There was a time when being vegan meant eating a lot of stir-fries and brown rice. Today, vegans have so many choices when it comes to food. When it comes to store-bought products, there is a vegan substitute for almost everything and if there’s something missing, I can guarantee you someone is working hard to develop it. There are vegan meats, vegan chicken, vegan fish, vegan hot dogs and sausages, vegan milks, cheeses and ice creams, vegan butter, and even vegan eggs. These incredible products allow us to make all our favorite dishes in a snap. If you would rather not buy prepared products, you can learn to make vegan versions of your favorite ingredients yourself. Recipes are everywhere, in books and on the web, that will teach you how to make your own non-dairy milk, your own cheese, your own seitan or tofu, your own vegan butter, your own sausages and burgers, your own “fish” fillets and scallops, and even your own gluten-free vegan meats. Take advantage of all the knowledge out there just waiting for you to use it.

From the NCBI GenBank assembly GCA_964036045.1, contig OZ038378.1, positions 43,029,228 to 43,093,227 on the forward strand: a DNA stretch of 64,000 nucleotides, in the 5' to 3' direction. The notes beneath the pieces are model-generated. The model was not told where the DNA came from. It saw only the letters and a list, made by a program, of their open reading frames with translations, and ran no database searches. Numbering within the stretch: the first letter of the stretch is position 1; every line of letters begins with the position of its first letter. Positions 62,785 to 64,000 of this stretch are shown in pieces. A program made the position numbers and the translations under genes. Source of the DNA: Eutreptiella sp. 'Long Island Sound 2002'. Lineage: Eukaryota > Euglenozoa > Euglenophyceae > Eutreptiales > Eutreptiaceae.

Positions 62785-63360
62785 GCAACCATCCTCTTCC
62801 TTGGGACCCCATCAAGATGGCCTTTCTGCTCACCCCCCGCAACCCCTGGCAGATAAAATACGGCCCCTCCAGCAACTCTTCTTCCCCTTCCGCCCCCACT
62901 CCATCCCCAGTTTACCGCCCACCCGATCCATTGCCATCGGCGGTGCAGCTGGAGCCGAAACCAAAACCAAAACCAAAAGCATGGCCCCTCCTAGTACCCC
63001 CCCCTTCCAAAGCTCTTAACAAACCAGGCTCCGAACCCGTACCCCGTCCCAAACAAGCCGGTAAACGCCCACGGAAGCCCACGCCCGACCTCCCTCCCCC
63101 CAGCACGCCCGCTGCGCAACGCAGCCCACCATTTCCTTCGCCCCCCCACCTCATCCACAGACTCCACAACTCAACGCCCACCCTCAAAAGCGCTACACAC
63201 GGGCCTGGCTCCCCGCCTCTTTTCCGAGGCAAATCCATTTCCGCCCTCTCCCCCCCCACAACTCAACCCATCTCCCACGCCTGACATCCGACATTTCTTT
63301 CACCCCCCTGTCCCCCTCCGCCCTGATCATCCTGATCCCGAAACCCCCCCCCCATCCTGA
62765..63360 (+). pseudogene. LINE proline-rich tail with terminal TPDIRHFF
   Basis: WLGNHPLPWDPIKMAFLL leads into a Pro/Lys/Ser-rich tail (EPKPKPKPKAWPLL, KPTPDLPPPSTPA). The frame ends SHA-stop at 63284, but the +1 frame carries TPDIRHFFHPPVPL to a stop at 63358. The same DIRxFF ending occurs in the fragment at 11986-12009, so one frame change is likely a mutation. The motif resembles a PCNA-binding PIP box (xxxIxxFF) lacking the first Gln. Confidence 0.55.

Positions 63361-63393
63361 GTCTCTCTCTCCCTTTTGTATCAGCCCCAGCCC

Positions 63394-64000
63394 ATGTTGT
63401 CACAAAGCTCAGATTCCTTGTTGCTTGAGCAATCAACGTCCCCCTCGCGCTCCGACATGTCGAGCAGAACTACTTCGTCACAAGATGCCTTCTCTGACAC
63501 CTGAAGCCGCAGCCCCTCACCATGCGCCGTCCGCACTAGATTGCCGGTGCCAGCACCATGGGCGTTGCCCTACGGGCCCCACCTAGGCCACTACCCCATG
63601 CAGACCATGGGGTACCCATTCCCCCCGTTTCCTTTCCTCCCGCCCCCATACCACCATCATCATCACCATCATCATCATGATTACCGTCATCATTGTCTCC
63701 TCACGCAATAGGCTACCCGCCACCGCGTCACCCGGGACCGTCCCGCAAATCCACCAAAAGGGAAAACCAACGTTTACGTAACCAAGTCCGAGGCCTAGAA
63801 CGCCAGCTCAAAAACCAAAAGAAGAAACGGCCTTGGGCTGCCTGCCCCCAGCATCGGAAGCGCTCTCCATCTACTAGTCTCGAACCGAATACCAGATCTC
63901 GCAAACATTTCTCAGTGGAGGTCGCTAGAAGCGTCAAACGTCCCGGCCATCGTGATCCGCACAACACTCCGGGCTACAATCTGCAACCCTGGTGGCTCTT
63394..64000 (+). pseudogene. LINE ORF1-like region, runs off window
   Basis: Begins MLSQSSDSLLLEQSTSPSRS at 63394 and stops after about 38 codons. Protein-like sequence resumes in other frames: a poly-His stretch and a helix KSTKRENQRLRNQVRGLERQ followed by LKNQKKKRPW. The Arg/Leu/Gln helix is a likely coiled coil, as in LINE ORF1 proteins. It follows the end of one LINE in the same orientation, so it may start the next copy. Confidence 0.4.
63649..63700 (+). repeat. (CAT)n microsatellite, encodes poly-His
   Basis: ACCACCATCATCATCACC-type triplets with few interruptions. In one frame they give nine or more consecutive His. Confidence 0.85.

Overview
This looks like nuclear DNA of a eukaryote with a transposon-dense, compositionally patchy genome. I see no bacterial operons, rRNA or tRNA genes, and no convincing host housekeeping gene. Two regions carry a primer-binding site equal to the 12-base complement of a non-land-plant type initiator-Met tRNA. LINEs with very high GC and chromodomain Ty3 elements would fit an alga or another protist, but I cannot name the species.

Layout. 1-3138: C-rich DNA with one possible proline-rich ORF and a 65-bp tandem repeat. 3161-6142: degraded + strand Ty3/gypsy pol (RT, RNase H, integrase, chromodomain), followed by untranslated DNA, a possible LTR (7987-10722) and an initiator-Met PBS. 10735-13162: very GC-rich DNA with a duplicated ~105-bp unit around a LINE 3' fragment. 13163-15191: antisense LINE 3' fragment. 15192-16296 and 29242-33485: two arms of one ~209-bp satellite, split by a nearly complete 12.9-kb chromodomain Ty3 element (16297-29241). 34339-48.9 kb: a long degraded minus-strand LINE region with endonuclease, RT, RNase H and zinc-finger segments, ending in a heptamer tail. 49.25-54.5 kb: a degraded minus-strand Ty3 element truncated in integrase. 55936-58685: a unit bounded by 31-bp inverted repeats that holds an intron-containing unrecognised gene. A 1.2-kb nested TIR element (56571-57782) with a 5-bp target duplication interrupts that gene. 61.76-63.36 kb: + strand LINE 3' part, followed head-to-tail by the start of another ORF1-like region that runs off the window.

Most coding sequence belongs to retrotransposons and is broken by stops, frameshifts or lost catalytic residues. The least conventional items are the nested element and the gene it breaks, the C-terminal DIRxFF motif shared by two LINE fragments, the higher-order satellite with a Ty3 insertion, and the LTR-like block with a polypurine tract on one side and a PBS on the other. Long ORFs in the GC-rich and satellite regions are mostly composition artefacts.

5. Let’s Veganize a Recipe